The cloud caper's getting more competitive, with four of the industry's bigger players jostling in new and fun ways.
Let's start with the AWS vs. Microsoft action, a tale that begins in October last year when the former released a plugin for the latter's System Centre control freak that allowed it to reach out and manage virtual machines in the EC2 cloud.
Back then the plugin was billed as making EC2 instances just another VM for System Centre to manage, a fair enough feature in these days of the hybrid cloud. Albeit one that probably had Microsoft wondering if System Centre plugins are really such a great idea.
As of Wednesday, that plugin can import Windows virtual machines from on-premises bit barns into EC2. Amazon reckons it takes just a few clicks and – POOF! - VMs disappear into the cloud.
Microsoft's going to love that little trick, seeing as it's trying to get its users to do more or less the same thing but into Azure. At least it still picks up a Windows Server licence.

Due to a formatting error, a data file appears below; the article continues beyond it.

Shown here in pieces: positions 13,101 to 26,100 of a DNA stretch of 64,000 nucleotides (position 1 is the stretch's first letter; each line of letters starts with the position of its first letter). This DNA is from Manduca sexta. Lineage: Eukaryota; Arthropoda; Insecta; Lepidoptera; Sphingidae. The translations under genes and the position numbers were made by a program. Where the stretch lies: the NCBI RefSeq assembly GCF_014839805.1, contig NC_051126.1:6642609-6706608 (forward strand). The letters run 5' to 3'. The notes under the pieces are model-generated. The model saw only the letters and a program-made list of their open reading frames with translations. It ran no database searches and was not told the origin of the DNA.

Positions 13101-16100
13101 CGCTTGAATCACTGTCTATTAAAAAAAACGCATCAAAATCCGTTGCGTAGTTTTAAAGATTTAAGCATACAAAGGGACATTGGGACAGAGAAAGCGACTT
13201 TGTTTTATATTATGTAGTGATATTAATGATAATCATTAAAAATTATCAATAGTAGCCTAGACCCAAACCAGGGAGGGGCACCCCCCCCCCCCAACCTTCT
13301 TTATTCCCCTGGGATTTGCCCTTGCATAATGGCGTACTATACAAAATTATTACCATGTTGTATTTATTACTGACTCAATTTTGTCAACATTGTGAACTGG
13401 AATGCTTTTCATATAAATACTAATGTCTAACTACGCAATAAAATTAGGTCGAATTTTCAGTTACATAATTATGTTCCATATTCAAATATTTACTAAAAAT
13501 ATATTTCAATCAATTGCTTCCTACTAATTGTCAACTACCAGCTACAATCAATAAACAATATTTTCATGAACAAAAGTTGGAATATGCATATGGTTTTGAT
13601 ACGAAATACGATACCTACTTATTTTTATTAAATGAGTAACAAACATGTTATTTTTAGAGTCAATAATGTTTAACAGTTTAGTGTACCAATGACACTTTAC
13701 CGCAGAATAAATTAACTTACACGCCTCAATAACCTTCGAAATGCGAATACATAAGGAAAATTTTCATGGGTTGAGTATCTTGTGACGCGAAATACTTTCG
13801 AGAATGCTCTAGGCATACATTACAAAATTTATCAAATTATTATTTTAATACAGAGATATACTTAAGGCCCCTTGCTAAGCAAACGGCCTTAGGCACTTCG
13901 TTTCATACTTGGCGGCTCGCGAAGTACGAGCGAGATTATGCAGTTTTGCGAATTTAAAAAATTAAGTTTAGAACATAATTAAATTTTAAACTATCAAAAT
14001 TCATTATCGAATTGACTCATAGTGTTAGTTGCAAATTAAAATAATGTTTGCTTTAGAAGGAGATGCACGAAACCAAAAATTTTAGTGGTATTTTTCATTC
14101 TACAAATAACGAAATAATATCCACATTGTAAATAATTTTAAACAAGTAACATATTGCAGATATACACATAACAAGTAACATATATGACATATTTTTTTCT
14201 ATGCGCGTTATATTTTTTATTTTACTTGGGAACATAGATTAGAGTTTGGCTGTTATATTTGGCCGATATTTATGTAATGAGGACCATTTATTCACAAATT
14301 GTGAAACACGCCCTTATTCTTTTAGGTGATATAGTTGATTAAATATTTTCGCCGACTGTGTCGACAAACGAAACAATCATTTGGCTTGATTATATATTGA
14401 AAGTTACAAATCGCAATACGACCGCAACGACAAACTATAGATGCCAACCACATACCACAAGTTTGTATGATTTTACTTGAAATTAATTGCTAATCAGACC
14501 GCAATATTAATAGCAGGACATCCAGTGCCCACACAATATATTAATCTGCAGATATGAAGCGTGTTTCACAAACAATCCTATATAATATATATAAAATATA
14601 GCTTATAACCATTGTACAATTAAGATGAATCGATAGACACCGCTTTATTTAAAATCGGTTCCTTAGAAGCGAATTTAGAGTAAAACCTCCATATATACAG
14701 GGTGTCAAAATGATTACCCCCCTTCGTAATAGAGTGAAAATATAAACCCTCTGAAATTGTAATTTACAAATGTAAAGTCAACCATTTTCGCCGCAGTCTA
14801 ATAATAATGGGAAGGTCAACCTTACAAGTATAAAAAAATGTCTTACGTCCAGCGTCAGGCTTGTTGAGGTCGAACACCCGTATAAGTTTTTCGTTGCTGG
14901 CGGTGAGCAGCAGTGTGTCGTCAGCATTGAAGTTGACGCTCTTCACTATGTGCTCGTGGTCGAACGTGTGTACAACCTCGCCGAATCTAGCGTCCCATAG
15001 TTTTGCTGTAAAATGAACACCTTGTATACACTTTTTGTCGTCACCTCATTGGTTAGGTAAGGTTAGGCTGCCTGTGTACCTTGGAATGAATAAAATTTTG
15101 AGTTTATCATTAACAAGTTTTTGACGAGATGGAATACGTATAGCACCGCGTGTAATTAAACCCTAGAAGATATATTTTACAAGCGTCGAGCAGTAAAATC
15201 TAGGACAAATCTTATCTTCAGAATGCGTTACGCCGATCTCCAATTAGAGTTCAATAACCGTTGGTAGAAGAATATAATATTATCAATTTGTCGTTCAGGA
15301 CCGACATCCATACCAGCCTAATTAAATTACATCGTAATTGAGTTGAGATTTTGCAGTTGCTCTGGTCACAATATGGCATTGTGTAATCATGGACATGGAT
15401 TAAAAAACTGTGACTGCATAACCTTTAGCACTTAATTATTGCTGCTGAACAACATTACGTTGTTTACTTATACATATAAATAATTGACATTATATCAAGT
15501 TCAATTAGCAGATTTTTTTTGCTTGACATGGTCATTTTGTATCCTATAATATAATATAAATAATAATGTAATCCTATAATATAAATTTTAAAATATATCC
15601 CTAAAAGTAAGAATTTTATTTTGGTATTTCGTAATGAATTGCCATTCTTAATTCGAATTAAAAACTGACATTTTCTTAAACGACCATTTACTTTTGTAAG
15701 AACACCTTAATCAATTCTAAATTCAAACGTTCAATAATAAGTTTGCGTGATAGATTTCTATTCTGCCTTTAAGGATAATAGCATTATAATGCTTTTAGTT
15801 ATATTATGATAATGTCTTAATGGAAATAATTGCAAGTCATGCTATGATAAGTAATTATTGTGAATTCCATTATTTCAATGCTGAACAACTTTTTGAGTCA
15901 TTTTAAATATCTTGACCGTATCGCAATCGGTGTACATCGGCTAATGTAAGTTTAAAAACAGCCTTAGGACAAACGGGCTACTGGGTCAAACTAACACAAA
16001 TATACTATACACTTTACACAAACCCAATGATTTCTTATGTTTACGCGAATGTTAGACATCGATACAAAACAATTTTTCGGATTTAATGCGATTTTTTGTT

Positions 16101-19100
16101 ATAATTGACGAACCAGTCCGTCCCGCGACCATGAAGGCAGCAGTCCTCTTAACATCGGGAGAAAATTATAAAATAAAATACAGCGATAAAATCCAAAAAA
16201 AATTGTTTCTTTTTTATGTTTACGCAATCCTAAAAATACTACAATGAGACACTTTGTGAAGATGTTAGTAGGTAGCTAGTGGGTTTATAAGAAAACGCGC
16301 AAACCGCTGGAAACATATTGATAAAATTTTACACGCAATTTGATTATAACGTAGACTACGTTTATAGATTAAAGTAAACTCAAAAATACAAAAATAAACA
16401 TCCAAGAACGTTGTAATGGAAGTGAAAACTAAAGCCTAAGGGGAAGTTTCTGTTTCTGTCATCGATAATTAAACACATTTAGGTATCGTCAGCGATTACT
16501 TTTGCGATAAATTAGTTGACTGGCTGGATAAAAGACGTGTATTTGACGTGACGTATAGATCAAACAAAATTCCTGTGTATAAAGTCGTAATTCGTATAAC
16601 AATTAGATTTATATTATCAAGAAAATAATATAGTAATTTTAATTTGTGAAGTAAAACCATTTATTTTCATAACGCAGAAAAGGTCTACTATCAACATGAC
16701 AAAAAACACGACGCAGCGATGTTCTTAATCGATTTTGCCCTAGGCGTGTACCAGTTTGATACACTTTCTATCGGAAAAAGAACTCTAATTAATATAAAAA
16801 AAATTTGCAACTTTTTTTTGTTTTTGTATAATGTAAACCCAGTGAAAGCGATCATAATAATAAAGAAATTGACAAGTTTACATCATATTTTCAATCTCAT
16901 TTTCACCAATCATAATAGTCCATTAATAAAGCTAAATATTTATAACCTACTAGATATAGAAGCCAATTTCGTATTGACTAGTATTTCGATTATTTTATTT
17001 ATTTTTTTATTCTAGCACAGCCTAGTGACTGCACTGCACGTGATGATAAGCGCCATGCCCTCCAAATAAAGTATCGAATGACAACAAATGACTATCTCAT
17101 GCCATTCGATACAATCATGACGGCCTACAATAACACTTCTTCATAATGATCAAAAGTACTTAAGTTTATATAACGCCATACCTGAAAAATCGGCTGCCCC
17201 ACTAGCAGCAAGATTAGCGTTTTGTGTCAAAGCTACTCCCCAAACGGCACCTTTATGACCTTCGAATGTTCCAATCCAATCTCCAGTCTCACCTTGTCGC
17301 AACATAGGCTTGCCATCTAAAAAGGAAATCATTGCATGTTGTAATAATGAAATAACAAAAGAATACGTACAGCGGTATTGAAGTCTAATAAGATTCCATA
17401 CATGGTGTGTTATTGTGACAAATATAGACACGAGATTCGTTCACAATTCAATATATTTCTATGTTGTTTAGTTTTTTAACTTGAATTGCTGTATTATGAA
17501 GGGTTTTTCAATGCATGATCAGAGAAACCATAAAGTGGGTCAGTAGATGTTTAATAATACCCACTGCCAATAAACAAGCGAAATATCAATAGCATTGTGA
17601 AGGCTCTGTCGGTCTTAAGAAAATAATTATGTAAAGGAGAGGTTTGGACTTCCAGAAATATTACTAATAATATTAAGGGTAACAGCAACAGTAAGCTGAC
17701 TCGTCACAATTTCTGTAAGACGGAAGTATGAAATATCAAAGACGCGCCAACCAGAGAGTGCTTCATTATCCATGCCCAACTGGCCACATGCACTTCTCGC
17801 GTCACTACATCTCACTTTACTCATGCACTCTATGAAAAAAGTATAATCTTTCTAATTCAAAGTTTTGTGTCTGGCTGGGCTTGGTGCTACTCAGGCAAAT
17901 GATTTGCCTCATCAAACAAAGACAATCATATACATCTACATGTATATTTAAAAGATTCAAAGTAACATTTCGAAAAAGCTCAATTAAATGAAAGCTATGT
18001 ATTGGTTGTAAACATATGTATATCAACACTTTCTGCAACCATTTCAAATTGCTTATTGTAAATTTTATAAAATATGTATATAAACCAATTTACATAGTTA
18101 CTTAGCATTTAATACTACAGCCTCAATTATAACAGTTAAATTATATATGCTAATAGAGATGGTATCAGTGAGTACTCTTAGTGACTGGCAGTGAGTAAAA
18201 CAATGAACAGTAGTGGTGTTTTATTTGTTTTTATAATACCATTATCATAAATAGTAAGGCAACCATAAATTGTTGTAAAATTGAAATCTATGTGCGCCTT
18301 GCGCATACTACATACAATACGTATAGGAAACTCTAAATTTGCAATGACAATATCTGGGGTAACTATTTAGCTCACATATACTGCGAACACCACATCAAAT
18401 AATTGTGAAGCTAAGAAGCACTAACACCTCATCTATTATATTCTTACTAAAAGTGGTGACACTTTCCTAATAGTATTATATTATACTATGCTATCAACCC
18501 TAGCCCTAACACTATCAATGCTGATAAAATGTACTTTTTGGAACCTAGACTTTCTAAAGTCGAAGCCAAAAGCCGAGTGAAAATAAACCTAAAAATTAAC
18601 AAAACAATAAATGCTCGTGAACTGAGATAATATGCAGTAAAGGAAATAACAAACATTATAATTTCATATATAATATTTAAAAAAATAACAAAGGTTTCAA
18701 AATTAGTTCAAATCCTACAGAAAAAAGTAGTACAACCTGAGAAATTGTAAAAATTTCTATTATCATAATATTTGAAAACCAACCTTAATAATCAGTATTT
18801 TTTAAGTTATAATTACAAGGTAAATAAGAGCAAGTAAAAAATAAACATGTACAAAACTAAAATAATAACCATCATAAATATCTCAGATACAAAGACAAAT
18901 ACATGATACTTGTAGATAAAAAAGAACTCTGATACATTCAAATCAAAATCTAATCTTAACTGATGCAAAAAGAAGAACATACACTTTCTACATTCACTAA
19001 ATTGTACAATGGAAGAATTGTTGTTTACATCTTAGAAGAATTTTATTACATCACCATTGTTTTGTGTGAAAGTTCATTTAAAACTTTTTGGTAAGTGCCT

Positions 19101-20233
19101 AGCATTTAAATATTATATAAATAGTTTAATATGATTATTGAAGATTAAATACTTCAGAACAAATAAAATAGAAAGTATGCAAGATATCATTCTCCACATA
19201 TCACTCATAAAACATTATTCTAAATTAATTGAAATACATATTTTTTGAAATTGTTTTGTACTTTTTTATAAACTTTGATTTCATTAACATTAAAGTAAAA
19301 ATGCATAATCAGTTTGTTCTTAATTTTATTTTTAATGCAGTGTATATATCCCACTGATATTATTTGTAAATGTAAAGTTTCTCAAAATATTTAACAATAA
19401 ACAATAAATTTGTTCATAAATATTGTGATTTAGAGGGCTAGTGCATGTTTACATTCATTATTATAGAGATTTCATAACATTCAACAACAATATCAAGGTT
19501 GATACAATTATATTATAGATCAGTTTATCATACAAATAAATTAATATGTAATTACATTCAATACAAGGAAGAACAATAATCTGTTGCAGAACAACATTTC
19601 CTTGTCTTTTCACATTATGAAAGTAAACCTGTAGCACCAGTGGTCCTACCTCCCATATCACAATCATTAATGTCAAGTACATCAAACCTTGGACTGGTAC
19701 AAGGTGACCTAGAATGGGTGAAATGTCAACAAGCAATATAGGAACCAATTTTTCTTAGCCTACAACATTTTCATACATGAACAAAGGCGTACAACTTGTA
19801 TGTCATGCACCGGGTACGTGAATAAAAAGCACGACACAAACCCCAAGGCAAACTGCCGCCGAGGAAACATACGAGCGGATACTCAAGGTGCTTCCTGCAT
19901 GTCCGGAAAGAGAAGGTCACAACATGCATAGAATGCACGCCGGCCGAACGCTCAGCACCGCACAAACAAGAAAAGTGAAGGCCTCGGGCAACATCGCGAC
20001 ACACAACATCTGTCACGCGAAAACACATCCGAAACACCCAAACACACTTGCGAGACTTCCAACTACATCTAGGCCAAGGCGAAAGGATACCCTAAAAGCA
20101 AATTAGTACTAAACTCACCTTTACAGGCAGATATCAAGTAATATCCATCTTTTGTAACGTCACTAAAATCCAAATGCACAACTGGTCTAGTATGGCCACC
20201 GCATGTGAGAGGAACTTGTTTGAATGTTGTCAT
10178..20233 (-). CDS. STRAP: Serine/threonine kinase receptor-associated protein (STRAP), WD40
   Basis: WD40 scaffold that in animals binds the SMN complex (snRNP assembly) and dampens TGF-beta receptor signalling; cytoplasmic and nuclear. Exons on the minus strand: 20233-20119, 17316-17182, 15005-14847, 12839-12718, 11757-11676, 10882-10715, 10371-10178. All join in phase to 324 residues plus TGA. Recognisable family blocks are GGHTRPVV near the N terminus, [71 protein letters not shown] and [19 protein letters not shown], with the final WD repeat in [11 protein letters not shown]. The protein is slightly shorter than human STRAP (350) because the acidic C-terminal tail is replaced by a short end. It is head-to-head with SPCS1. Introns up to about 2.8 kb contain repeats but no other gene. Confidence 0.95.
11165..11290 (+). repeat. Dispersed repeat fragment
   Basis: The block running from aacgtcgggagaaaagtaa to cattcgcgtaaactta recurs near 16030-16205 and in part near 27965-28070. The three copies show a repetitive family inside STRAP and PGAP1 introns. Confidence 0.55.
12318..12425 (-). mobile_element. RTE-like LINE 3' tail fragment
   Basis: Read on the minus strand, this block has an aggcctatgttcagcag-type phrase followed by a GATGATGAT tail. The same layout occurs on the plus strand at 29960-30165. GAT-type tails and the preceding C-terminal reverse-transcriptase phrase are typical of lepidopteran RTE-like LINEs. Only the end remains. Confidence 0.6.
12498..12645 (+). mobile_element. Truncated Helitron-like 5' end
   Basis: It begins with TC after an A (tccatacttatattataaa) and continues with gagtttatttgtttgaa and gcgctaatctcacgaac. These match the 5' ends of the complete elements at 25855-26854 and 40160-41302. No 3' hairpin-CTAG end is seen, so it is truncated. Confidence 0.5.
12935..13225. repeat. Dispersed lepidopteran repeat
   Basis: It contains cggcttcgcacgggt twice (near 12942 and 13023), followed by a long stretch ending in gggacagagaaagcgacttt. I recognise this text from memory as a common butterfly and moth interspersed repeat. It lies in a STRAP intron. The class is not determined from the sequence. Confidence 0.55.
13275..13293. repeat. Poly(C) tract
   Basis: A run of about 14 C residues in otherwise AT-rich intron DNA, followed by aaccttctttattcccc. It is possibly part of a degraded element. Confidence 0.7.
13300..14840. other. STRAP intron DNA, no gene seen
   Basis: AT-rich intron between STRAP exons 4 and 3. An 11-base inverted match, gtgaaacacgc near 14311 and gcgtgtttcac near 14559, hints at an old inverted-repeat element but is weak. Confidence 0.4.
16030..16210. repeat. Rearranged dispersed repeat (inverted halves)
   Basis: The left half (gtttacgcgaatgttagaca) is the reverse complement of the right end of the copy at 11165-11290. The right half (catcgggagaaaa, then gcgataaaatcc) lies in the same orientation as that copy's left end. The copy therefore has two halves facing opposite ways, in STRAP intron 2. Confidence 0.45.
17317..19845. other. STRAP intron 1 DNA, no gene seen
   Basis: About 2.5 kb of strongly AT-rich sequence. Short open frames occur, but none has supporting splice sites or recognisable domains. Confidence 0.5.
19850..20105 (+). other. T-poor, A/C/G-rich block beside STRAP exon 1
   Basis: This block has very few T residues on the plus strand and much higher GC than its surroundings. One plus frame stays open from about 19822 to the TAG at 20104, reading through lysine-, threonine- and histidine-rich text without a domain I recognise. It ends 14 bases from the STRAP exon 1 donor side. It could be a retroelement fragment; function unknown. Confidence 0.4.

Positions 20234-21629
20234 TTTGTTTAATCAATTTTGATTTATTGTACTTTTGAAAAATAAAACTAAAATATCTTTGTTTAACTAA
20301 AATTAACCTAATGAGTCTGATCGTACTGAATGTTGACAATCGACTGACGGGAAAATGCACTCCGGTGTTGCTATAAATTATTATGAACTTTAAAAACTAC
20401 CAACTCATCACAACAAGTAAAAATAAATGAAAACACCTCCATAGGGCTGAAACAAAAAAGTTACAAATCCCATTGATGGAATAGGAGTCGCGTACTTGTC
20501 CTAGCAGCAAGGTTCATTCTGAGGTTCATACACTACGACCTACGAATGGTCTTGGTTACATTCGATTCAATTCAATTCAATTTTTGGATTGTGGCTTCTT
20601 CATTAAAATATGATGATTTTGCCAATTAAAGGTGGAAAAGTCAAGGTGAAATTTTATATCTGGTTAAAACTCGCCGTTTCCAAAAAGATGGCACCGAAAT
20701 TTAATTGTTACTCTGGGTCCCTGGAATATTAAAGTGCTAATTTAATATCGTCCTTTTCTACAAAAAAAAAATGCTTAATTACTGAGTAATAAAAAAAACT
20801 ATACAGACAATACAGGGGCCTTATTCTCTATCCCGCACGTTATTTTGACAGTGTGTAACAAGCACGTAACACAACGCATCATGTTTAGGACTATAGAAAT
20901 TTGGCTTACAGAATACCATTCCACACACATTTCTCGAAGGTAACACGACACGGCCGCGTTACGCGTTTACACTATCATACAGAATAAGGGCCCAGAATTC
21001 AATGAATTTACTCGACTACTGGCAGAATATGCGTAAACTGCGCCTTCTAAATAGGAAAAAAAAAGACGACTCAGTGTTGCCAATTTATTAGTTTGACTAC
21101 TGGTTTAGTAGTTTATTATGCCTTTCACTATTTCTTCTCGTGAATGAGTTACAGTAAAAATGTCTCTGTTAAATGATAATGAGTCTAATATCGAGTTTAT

So does VMware, we presume, in Rackspace's new managed VMware cloud. The pair are pitching this one as a “strategic partnership” that will see Rackspace take on all those tiring management chores VMware users would rather not do themselves, for either in-cloud or on-premises kit. Rackspace will spin you up some Vmware-backed VMs and run 'em as if they were its own.
This one's got a lot less friction than the AWS/Microsoft relationship as the tie-up is consensual. But it also leaves VMware building and promoting an expanding public cloud while striking partnerships for other ways of consuming the same stuff. Fair enough, you might say, because one size doesn't fit all and VMware has worth with hosting partners for ages.
But oh what a tangled cloud we're weaving. ®